After almost having a “sunny & 75” forecast yesterday, our attention turns to the potential for thunderstorms this evening. The Storm Prediction Center (SPC) in Norman, OK has placed the Western half of the Stateline is under a Slight Risk, while the other is under a Marginal Risk. Now, don’t pay attention to the category. Just know that there is the potential for severe weather throughout this afternoon and evening.
There are two key features that we need to keep an eye on for today’s severe weather potential. The first is the stationary front in central Illinois, and the second is a low pressure system out in the Midwest. Models continue to show this stationary boundary lifting northward as a warm front. If this does occur, the viewing area will be placed in the warm sector of the low pressure system. This is where a large amount of moisture and warmer air is brought up from the south. This will provide a potent environment for severe storms to form. With that said, if the warm front fails to lift north and stays to our south, than that drops our severe weather chances drastically.
There’s one other factor into whether we will encounter severe storms this evening. It’s something meteorologists call “the cap”. Normally, temperatures decrease the further up you go in the atmosphere. But sometimes, there will be layer of relatively warm air aloft, usually several thousand feet above the surface. This acts as a blocker and delays the development of thunderstorms.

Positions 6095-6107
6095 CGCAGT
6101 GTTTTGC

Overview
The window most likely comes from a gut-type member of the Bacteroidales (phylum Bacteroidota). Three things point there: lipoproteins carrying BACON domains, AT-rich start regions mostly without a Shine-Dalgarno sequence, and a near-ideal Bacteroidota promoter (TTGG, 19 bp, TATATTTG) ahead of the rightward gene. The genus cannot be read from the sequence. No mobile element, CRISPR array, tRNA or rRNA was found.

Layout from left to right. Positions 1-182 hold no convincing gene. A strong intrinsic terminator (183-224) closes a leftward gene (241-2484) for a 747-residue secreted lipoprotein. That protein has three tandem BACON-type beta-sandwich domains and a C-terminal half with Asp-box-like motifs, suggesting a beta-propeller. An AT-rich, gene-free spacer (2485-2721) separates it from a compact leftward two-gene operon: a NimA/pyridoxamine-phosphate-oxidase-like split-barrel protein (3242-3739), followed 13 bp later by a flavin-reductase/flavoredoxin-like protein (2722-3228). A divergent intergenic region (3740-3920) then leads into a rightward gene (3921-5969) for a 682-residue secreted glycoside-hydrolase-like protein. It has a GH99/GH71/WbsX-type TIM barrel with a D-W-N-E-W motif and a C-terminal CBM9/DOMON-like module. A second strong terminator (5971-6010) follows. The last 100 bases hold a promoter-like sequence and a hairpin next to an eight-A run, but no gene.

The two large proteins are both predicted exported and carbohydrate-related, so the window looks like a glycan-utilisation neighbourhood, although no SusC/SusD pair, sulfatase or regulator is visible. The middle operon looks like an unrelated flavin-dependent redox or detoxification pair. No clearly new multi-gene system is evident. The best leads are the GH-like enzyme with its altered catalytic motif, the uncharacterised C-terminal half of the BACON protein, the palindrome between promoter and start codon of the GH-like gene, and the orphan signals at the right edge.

Thunderstorms rising into this warm layer become much cooler than the surrounding air, which inhibits their ability to rise and fully mature.If thunderstorms can break “the cap” this afternoon, the severe weather potential for our area will increase.
The time frame in which we have the best chance to see severe thunderstorms will be from 4 PM to 11 PM. Storms will initially develope out to our west. They will then move in during the evening commute, so make sure you take your time heading home this evening. Most likely will see gusty winds and large hail, but a tornado or two cannot be ruled out!
And with severe weather in mind, here are a few severe weather safety tips. Always have multiple ways to receive watches and warnings issued by the National Weather Service. That could be with a weather radio, your local meteorologist, or on your cell phone. Then, make sure that you have a safe place and a severe weather kit ready to go!